Iranian glass beads found at 'UK's Pompeii' near Peterborough


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The glass used to create beads discovered at a prehistoric settlement dubbed "Britain's Pompeii" was probably made in Iran, analysis has revealed.

The finds were among a wealth of well-preserved items unearthed at a burnt-out 3,000-year-old village at a quarry in Whittlesey, near Peterborough.

Amber, shale, siltstone, faience and tin beads were also discovered.

Prehistoric jewellery expert Alison Sheridan said their survival, at Must Farm, was "absolutely thrilling".

They reveal the "really cosmopolitan connections" of Must Farm's residents, according to Dr Sheridan.

"Some of the beads must have been got from northern Britain and possibly even Ireland, while the glass came from a very, very long way away across the sea," she said.
Cambridge Archaeological Unit Rows of Bronze Age beads
"Some of the beads "didn't move very far from where they were found so we know which order they where strung", said Alison

A collection of tools and ornaments from the late Bronze Age Adabrock hoard (1,000 -800bc)

Bronze axeheads from Driffield Hoard:

Seima turbino culture migration:

"essential changes in metalworking occurred inthe middle bronze age [megaw, simpson, 1979, p.207], of which the appearance of arrowheads look-ing back to seima-turbino forms is of most interestto us. they have a cast elongated round socket, awide long blade, and a round or rhombic socket-shank. on the socket there are eyes for attachment(fig. 78.3,4). some sockets are ornamented withtriangles or zigzags which correspond closely toseima tradition [ehrenberg, 1977]. middle bronzeage hoards also contain celts with a side eye [farley,1979]. in addition to objects linked with seima-turbino metalworking, metal of central europeanorigin occurs in the wessex complexes, in particu-lar, pins of unětician types [megaw, simpson, 1979, p. 227]"

"The related Proto-West-Uralic *vaśara ("axe, mace", (later) "hammer"; whence Ukonvasara, "Ukko's hammer") is an early loanword from the Proto-Indo-Aryan *vaj’ra-"
One of the earliest known Celtic people in Britain was Cassi:, their leader was Cassivellaunus:

The Common Brittonic personal name Cassiuellaunos stems from the word uellaunos ('chief, commandant').[1] The meaning of the prefix cassi- has been debated, but it possibly signifies 'tin, bronze'. Cassivellaunus may thus been translated as 'Chief-of-Tin', that is to say 'the inflexible'. The personal name Ver-cassivellaunus ('True-Chief-of-Tin') is related.[2]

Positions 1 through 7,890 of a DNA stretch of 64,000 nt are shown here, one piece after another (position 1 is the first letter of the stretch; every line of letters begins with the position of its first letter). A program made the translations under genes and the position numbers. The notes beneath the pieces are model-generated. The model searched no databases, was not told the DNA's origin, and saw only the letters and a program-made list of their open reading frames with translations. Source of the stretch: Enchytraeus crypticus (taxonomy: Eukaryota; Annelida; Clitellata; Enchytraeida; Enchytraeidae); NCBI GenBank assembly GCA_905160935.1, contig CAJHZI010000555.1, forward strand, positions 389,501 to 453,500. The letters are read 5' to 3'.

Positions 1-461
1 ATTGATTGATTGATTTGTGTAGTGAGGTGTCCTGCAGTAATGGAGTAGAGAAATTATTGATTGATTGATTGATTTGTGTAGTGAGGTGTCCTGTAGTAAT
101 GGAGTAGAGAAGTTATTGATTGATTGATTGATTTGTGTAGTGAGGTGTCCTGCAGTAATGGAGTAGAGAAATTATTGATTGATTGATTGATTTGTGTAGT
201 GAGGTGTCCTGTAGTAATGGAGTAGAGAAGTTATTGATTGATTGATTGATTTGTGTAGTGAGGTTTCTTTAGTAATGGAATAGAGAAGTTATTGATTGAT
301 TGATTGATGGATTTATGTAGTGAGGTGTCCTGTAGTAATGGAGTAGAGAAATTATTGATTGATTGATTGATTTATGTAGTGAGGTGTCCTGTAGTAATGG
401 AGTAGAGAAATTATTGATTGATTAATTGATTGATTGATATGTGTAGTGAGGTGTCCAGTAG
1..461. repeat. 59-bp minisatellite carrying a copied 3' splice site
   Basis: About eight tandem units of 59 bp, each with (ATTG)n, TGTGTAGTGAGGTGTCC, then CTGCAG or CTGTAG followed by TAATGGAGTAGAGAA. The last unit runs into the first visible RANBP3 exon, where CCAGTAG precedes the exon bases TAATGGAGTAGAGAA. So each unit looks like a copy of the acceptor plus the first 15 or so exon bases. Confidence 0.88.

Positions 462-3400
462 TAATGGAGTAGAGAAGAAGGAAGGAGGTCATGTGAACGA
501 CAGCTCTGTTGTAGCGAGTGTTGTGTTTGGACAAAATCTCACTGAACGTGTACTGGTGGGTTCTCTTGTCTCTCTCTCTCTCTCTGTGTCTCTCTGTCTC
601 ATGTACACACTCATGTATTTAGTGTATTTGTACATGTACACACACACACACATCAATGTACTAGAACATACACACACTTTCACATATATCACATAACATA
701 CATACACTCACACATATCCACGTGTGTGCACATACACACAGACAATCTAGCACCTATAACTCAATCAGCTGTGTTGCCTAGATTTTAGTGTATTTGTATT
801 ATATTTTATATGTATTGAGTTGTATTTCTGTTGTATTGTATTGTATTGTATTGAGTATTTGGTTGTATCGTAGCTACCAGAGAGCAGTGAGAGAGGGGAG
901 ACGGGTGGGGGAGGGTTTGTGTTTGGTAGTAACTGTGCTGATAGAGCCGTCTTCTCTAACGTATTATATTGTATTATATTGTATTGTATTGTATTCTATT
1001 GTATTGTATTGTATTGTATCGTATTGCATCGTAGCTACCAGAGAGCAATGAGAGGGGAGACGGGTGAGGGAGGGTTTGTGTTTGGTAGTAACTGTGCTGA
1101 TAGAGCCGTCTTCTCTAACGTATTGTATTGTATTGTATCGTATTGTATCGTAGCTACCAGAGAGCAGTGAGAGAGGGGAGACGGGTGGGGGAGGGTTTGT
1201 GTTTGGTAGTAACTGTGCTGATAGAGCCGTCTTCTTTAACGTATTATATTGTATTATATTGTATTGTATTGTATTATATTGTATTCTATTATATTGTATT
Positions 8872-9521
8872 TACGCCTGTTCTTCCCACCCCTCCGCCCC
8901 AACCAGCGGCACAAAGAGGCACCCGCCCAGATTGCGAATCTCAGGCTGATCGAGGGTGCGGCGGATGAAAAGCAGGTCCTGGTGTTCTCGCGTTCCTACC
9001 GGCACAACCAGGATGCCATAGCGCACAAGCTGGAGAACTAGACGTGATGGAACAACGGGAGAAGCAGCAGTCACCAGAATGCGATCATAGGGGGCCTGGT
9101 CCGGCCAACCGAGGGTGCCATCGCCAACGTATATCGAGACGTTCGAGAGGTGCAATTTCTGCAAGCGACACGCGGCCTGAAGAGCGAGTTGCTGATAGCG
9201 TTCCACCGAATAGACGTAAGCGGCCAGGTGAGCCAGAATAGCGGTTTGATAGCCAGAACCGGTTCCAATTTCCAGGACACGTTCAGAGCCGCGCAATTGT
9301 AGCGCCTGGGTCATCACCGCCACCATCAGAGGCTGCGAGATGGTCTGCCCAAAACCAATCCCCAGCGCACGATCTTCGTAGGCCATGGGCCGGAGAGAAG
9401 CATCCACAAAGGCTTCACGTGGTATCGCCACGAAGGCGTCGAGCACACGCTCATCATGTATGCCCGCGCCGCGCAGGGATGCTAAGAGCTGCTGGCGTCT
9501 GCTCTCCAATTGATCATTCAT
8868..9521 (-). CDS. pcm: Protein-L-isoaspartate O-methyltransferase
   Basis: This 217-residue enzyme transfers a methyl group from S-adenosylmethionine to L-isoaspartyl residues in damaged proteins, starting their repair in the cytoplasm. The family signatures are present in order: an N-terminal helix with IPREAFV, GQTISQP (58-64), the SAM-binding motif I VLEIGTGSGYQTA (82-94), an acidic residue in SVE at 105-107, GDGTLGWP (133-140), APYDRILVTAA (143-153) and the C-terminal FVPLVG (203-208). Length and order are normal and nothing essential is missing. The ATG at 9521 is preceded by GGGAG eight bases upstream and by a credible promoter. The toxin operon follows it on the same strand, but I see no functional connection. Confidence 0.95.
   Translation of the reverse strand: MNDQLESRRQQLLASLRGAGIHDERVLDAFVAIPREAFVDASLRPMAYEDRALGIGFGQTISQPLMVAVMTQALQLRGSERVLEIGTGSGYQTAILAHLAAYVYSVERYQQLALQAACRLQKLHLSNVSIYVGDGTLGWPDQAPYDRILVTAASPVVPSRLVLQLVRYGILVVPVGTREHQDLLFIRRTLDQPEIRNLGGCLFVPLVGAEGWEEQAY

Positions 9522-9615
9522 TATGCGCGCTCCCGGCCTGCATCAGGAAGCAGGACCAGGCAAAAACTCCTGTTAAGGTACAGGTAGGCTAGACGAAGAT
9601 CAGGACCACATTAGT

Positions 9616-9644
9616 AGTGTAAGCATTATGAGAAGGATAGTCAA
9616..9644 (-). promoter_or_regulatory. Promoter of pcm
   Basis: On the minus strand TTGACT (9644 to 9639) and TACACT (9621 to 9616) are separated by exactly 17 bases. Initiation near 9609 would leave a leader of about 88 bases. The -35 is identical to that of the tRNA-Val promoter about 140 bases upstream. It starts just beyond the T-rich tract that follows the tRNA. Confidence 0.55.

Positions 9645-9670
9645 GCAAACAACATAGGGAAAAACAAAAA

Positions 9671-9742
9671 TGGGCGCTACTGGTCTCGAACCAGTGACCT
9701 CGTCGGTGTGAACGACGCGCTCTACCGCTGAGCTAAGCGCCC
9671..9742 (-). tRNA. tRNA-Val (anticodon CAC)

And you read here about Cassiterides:


Ancient Greek writers, including Herodotus, mention a group of islands which were called Cassiterides. Modern researchers suggest that they may refer to the British Isles.

The Cassiterides (Greek: Κασσιτερίδες, meaning "Tin Islands", from κασσίτερος, kassíteros "tin"):

And about kassíteros:κασσίτερος

An Elamite origin has been suggested but, according to Beekes, the group "σσ/ττ" is typically Pre-Greek, so the word would have come from Greece or Western Anatolia, like μόλυβδος (mólubdos, “lead”), but even if so, the word might still go back to Mesopotamia, representing the name of the Kassites, who settled near Elam and major sources of tin. Compare also the etymology of Arabic مَرْقَشِيتَا (marqašītā, “marcasite”). Related to Sanskrit कस्तीर (kastīra, “tin”).

About Kassites:

Glass works​

Remnants of two Kassite glass beakers were found during the 1964 excavation in a (c. 800 BC) destruction layer of Hasanlu, in northwest Iran. The mosaic glass beakers are thought to have been heirlooms, possibly for ritual use the find spot being a temple. The panes of glass used to create these images were very brightly colored, and closer analysis has revealed that they were bright green, blue, white, and red-orange.[54] A Kassite text found at Dur-Kurigalzu mentions glass given to artisans for palace decoration and similar glass was found there.[55] Other similar glass dated 1500 BC was found at Tell al-Rimah.[56]

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